Hosted by:
Unit testing expertise at your fingertips!
Home | Discuss | Lists

Unfinished Test Assertion

The book has now been published and the content of this chapter has likely changed substanstially.
Please see page 494 of xUnit Test Patterns for the latest information.
How do we structure our test logic to avoid leaving tests unfinished?

We ensure that incomplete tests fail by executing an assertion that is guaranteed to fail.
void testSomething() {
   // Outline:
      // create a flight in ... state
      // call the ... method
      // verify flight is in ... state
   fail("Unfinished Test!");
Inline code sample

As we start defining the tests for a particular piece of code, it is useful to "rough in" the tests by defining Test Methods (page X) on the appropriate Testcase Class (page X) as we think of the test conditions. We do, however, want to ensure that we don't accidently forget to fill in the bodies of these tests if we get distracted. We want the tests to fail until we finish coding them.

Including an Unfinished Test Assertion is a good way to make sure we don't forget.

How It Works

We put a single call to fail in each Test Method as we define it. The fail method is a Single Outcome Assertion (see Assertion Method on page X) that always fails. Include the Assertion Message (page X) "Unfinished Test" as an easy way to remind ourself of why the test is failing when we do run the tests.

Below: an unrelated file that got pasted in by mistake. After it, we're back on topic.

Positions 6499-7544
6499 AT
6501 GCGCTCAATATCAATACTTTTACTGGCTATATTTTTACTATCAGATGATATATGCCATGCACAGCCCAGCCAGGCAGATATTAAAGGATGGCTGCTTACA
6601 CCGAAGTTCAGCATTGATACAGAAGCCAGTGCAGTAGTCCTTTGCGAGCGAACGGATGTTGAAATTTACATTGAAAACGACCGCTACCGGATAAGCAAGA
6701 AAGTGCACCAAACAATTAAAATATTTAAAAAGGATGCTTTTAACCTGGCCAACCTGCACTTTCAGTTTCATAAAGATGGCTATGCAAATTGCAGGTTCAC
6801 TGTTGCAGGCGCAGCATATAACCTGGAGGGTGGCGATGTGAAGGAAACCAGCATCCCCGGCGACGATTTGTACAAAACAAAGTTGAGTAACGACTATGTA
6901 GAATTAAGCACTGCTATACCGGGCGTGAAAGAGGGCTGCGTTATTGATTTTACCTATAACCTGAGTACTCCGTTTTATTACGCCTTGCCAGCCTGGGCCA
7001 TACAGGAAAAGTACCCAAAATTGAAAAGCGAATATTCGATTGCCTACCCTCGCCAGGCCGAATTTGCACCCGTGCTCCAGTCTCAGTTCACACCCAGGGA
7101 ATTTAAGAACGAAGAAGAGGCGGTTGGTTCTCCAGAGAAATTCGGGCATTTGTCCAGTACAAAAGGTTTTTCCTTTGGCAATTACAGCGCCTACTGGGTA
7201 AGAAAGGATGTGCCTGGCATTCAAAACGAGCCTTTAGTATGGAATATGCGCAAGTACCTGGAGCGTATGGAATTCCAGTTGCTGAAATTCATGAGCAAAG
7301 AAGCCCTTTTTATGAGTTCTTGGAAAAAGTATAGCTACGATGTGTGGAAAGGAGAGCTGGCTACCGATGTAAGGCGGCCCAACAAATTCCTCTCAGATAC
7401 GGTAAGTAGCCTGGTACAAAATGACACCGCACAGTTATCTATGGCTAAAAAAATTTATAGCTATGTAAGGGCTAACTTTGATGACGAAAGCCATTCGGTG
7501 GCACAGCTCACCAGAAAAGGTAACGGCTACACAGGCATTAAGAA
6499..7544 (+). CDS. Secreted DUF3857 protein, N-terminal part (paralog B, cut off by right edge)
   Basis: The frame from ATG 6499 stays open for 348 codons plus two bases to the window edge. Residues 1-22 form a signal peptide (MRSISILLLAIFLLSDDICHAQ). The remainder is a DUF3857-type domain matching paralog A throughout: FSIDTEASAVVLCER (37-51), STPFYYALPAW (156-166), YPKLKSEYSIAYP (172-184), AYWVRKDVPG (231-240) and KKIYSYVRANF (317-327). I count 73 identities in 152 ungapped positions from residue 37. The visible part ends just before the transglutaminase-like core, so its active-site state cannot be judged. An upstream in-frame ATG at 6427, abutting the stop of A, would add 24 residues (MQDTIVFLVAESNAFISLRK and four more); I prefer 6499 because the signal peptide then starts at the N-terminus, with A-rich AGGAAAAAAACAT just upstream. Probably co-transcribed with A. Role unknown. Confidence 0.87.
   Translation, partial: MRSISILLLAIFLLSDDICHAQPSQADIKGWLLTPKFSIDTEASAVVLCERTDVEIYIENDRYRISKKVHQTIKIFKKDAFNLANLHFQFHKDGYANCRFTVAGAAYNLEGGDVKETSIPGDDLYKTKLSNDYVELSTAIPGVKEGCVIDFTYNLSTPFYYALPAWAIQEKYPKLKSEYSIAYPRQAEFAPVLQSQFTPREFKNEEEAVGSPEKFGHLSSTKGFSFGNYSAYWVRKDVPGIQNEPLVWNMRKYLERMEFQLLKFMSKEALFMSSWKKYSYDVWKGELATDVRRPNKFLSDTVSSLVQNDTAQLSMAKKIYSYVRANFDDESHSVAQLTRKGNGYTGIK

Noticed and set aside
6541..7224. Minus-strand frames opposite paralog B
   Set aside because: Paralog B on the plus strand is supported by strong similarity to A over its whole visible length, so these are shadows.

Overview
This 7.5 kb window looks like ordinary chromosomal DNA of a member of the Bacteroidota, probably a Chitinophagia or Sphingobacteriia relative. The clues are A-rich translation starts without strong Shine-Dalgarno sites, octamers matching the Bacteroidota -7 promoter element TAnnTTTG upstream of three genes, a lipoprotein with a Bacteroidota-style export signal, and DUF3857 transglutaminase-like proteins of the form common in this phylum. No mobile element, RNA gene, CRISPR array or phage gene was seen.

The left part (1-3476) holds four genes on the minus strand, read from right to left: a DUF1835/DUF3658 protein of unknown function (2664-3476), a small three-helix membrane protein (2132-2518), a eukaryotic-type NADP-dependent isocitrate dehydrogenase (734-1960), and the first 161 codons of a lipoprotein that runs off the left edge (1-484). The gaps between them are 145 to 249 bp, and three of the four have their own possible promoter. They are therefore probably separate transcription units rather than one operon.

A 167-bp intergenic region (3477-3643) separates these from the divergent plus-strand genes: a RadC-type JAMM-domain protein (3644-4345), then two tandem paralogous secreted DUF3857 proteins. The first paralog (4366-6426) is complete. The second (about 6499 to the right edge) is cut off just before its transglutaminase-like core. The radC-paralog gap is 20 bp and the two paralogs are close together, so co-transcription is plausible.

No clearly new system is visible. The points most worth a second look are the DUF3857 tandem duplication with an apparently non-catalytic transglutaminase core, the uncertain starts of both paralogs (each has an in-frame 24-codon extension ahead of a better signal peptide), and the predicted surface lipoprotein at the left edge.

When To Use It

We should not deliberately write any tests that might accidently pass. A failing test makes a good reminder that we have work to do. We can remind ourselves of this work by putting an Unfinished Test Assertion at the end of every test we write and only removing it once we are satisfied that the test is coded properly. There is no real cost to doing this and a lot of benefit. It is just a matter of getting into the habit. Some IDEs even help us out by letting us put the Unfinished Test Assertion into the template for a "testmethod".

If we need to check in the tests before all the code is working, we shouldn't remove the tests or the Unfinished Test Assertions just to get a green bar as this could result in Lost Tests (see Production Bugs on page X). Instead, we can add an [Ignore] attribute to the test if our member of the xUnit family supports it, rename the test method if xUnit uses name-based Test Discovery (page X) or exclude the entire Testcase Class from the AllTests Suite (see Named Test Suite on page X) if we are using Test Enumeration (page X) at the suite level.

Implementation Notes

Most members of the xUnit family have fail already defined. If the member that we are using doesn't include it, we should avoid the temptation to sprinkle assertTrue(false) throughout our code. This is obtuse and easy to get wrong because it is counter-intuitive. We should take the few moments to write it ourself as a Custom Assertion (page X) and write the Custom Assertion Test (see Custom Assertion) for it first.